Can facilities management finally break the back of the sustainability challenge?

The UK government has identified that buildings represent our greatest opportunity to meet the carbon reduction targets handed down from Brussels. With over 47% of UK emissions coming from the construction and use of buildings, tackling their inefficiencies is a major slice of the sustainability pie.

Subsequently, renovation schemes like the Energy Company Obligation and Green Deal have meant that the poorest performing stock can now receive funding for new insulation and replacement boilers. Changes in Building Regulations and the advent of the Green Construction Board ensure that new buildings are designed and developed to meet nearly zero carbon targets.

However, there has been relatively little intervention to tackle how buildings are used in terms of occupier behaviour. It is generally accepted that up to 20% of energy costs could be saved through efficient energy use, with minimal investment required; so why aren’t we addressing the low hanging fruit of energy behaviour?

In the home, limiting energy waste is second nature; turning off the lights when leaving a room, switching off the television to avoid standby and turning down the thermostat all create savings that we can see in our monthly statements. However, in the workplace the benefits of positive energy behaviour are not directly felt and this results in office lights left on; monitors running through the night; and air conditioning, desk fans and heaters all adding costs to the employer’s energy bill.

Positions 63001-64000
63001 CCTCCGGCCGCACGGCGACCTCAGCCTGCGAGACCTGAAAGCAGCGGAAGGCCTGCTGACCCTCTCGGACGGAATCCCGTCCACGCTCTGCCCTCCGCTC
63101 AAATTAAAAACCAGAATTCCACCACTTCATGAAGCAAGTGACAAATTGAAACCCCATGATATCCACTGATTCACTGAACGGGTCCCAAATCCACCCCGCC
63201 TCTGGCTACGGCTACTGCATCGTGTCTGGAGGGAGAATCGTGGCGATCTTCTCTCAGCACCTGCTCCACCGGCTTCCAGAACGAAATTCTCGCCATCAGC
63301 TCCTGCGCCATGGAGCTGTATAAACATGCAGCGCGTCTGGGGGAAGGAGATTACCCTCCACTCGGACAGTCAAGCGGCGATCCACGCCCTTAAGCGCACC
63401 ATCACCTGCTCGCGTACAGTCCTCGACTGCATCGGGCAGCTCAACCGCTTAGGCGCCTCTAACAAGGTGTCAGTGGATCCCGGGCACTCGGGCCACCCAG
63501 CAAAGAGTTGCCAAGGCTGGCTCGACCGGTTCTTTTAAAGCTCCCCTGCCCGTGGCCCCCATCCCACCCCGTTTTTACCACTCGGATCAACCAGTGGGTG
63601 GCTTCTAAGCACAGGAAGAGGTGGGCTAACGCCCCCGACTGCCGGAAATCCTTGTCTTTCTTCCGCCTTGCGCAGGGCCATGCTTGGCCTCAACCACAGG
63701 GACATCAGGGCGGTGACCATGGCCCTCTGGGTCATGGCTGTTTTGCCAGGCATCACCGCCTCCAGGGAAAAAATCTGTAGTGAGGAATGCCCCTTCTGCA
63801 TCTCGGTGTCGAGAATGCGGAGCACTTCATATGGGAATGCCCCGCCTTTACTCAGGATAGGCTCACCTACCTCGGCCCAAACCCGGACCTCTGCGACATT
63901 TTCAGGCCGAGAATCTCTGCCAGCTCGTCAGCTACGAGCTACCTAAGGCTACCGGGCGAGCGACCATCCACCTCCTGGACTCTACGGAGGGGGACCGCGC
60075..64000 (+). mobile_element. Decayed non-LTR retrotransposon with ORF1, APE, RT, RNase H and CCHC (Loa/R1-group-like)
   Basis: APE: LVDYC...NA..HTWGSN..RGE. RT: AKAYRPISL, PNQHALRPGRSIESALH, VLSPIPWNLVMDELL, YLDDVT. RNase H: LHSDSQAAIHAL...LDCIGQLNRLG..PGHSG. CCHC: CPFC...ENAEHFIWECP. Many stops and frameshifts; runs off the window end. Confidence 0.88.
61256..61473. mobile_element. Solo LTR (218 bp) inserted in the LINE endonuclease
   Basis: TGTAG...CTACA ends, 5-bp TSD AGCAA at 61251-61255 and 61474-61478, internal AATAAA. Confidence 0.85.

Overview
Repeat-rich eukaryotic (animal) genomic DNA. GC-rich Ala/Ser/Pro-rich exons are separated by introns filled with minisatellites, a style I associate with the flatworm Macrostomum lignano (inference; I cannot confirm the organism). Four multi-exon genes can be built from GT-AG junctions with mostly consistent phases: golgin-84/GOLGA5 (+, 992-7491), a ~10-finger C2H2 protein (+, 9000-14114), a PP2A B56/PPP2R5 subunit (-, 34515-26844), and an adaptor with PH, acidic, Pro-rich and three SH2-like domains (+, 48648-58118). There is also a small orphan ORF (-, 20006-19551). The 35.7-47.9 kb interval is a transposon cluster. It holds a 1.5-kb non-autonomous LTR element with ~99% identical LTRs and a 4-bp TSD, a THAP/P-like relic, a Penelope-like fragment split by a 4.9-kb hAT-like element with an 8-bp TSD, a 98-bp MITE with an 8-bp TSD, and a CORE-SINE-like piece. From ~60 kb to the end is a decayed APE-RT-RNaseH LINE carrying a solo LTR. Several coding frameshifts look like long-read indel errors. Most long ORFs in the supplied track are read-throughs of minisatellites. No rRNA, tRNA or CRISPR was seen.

Energy Management is supposed to to tackle this issue but some businesses are put off by systems which require complex auditing and costly installations which generally only appeal to the larger organisations with energy-intensive operations. Tackling energy behaviour in companies still remains a major challenge and it requires an approach that can sit alongside other building services and be embedded into the workplace culture.

The facilities management (FM) sector is ideally placed to take on this task and help employers reap the rewards of energy savings. FMs take responsibility for ensuring that buildings run in an efficient way to deliver effective operation; from security to the canteen the FM is silently making sure that businesses can function. So it makes sense that FMs would be ideally placed to start addressing the increasing energy costs that businesses continue to face.

The Building Futures Group currently represents over 70% of the FM sector within the UK and we have started communicating with our members to help them embed energy efficiency behaviour within UK buildings. In some cases this will lead to changes to the fabric as well but it makes sense to start with the lowest cost improvements such as energy behaviour. If we can get everyone, from the post room to the board room, to start making little changes to their workplace behaviour then pretty soon switching off the monitor will make a big difference to the cost of running your business.

The Building Futures Group will be appearing at Energy Management Exhibition on the 19th and 20th November 2014 at London ExCel – stand B74.